2016 International Investigative Reporting Fellows
American University communication MFA student Kent Wagner and graduating journalism major Camila DeChalus have been named 2016 recipients of the Pulitzer Center Campus Consortium International Reporting Student Fellowship. Wagner's reporting project will examine the environmental devastation in Borneo through the lives of the people most directly affected by it. DeChalus' work will explore how the Catholic Church in combating climate change in Colombia and how it is allowing them to raise the public’s consciousness about climate related issues within marginalized communities that have remained silent for years.
Camila DeChalus is a multimedia journalist that wants to combine her passion for storytelling and global affairs to educate the public about social issues that go under reported. For the past four years, Camila has pursued a Bachelors of Arts degree in Broadcast Journalism and minored in Latin American studies. She has also served as a leader of an Alternative Break Program to Cuba, and a participant in the Public Policy of International Affairs fellowship program. Camila hopes to use the work experience she gained at various television companies like Voice of America and Univision, to continue to report about issues that occur in Latin America and in Africa.
The grassy plains of Nariño, Colombia where riverbanks overflowed and
over 2,000 Arabica coffee plants once stood is now made up of dessert
terrains scorched by the dry heat and severe droughts.
Over the past 10 years, Colombia has become one of the world’s most
vulnerable regions to climate change. The northwestern regions of
Colombia, where the majority of indigenous and Afro-Colombians live,
constantly experiences riverbank erosion, livestock depletion, and loss
of soil nutrients. The drastic conditions of global climate change have
left millions of families and farmers unemployed and destitute.
The Catholic Relief Services based in Colombia has taken the
initiative to start Borderlands Coffee Project in Nariño, which provides
a holistic approach to sustainable coffee production by integrating
educational resource management to local farmers with market-driven
programming to boost farmers’ household income and build farmers’
commercial relationships in the international market. The project
provides a sustainable income for farmers and a portion of the money
generated by the program funds local research groups looking for
long-term solutions to global climate change.
By exploring the role of Catholic Relief Services in Colombia and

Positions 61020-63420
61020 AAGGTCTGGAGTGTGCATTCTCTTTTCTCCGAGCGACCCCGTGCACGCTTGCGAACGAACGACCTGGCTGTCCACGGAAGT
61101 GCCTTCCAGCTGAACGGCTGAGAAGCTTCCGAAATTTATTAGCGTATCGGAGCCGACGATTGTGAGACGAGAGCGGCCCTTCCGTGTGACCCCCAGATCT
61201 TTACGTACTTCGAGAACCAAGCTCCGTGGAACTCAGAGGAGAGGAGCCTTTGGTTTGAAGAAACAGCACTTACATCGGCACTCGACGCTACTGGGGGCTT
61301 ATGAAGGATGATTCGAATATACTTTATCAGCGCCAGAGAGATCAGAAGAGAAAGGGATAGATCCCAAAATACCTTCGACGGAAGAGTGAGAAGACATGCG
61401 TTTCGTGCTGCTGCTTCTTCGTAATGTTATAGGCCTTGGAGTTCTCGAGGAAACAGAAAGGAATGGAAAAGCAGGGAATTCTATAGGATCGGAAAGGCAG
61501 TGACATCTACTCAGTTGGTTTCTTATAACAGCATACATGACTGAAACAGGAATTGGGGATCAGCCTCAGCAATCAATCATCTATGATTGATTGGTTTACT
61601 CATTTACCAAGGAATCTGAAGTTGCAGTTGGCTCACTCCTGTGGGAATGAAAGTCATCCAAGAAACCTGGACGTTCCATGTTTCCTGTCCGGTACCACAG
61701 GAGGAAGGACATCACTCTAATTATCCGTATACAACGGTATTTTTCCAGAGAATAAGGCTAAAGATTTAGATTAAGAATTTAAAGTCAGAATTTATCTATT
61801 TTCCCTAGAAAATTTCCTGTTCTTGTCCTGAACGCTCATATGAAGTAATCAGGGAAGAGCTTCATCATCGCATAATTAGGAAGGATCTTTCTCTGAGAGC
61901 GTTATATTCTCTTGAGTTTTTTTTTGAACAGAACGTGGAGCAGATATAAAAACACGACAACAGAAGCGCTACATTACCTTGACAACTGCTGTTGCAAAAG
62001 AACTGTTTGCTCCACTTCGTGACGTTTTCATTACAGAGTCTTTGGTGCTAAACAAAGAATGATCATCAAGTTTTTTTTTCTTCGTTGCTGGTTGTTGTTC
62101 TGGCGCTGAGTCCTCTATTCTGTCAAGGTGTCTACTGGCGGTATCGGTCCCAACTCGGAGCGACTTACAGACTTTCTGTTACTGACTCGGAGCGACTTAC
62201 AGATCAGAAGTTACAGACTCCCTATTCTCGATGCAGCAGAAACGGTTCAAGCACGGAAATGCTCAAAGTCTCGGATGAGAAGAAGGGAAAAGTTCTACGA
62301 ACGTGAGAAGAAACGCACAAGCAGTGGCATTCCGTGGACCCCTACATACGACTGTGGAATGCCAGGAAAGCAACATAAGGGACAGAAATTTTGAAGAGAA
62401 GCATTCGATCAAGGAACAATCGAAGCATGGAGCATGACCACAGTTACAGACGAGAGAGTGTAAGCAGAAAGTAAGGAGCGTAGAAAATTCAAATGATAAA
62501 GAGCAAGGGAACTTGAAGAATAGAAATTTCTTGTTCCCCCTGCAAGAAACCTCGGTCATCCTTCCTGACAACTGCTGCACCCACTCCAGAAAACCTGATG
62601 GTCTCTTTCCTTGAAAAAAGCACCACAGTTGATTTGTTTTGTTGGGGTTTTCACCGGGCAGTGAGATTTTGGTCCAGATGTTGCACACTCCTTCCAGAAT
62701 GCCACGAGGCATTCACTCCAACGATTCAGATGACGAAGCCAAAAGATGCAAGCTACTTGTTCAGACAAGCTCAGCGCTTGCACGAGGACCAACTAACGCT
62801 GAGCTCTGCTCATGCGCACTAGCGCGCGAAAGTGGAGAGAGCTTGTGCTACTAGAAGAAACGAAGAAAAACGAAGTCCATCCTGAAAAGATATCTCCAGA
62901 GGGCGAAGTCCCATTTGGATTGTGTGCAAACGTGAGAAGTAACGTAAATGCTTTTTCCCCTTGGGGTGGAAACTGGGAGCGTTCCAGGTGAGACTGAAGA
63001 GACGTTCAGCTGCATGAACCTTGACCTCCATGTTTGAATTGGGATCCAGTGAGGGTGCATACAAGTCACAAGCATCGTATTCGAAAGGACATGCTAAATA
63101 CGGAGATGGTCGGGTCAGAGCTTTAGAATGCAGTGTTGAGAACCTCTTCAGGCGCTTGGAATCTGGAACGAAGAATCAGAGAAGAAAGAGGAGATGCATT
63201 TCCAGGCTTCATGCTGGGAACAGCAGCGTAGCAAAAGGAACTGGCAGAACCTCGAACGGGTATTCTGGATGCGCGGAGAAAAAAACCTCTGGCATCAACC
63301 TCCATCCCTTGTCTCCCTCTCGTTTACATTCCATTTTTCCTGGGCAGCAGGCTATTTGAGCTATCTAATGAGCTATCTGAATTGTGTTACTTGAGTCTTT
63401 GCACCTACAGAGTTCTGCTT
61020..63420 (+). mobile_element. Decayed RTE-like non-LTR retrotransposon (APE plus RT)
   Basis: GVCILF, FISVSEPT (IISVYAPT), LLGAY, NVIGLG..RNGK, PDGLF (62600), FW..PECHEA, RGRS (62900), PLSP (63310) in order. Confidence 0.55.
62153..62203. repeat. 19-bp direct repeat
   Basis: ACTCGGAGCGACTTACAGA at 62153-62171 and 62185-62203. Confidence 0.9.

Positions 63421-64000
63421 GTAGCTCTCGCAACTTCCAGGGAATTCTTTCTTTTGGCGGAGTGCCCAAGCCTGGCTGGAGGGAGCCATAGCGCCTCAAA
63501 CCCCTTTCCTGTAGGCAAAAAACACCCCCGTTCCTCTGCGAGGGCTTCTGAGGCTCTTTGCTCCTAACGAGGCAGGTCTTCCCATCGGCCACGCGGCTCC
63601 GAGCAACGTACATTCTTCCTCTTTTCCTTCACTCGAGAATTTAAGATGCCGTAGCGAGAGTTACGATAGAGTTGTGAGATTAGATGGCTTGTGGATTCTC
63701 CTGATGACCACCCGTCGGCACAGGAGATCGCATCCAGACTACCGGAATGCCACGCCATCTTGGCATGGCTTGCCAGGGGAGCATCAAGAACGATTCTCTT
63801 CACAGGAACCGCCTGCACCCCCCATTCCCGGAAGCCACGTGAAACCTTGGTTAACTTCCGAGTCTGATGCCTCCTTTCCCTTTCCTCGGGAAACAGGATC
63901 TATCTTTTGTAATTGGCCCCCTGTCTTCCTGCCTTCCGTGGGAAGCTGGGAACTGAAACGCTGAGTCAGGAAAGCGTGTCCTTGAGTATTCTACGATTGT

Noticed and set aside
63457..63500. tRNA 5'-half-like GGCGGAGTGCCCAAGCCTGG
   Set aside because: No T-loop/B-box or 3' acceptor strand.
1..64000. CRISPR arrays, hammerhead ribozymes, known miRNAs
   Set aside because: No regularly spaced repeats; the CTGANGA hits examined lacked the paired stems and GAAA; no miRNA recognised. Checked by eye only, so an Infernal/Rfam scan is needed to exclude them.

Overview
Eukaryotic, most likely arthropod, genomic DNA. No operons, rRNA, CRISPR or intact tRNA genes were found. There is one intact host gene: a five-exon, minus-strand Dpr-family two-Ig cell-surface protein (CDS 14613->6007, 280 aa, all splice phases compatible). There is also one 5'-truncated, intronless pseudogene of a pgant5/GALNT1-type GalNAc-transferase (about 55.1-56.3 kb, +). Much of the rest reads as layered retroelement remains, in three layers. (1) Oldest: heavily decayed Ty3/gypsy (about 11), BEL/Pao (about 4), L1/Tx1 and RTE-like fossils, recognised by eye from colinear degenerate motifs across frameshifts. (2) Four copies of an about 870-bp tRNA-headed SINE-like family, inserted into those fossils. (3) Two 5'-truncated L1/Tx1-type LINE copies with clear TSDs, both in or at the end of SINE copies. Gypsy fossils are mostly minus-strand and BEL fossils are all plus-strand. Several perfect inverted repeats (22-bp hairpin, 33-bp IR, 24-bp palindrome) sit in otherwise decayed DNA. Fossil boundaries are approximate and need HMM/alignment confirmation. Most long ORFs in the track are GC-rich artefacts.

their collaboration with local farmers, Camila will examine how Catholic
organizations are gradually changing the culture of Colombia into a more
eco-friendly environment through sustainable employment opportunities
and educational programs. Most importantly, she will analyze how the
church’s participation in combating climate change is allowing them to
raise the public’s consciousness about climate related issues within
marginalized communities that have remained silent for years.
Kent is a photographer, audio producer, and filmmaker concentrating on science, natural history, and environmental subjects. He has completed projects for the National Park Service, NASA, and the USGS. A past engineering major at Berklee College of Music, he holds a degree in Electronic Media and Film from Northern Arizona University, and is an MFA candidate American University.
The ecological devastation of Malaysia and Indonesia has recently been called “the biggest climate story on the planet.” It involves illegal logging, slash and burn agriculture, palm oil cultivation, and habitat loss. Although aspects of this crisis are well known, the human toll is harder to quantify and remains under-reported. Kent will examine this far reaching catastrophe through the lives of the people most directly affected by it.
The central character, Radu Mera’an, is a member of the Penan tribe. He is part of an indigenous group known as the Orang Ulu. There are fewer than fifty Orang Ulu still practicing their traditional nomadic lifestyle. Their fundamental tenet is known as malong—the concept of taking no more than one needs.
Supporting the narrative is Nelson Batu-Lawi, a cartographer mapping the historical hunting grounds of the Orang Ulu. Karmele Sanchez, a veterinarian fighting to save the world’s remaining orangutans. Lucy Peters, a conservationist at the Danau Girang Field Center, in northern Borneo. Chyntia Retnani, a shift-worker at a sustainable palm oil processing facility in Sarawak. Shinta Chloeing, an ecotourism guide in Sebangau National Park. And Leo Oktania a fireman battling to end the blazes which threaten southern Indonesia.
These diverse people each experience the tragedy of Borneo’s deforestation in their own way. By weaving together their stories, Kent will outline the challenges we all face in this crisis, and point to a number of the viable, realistic, and achievable solutions available if we can act now.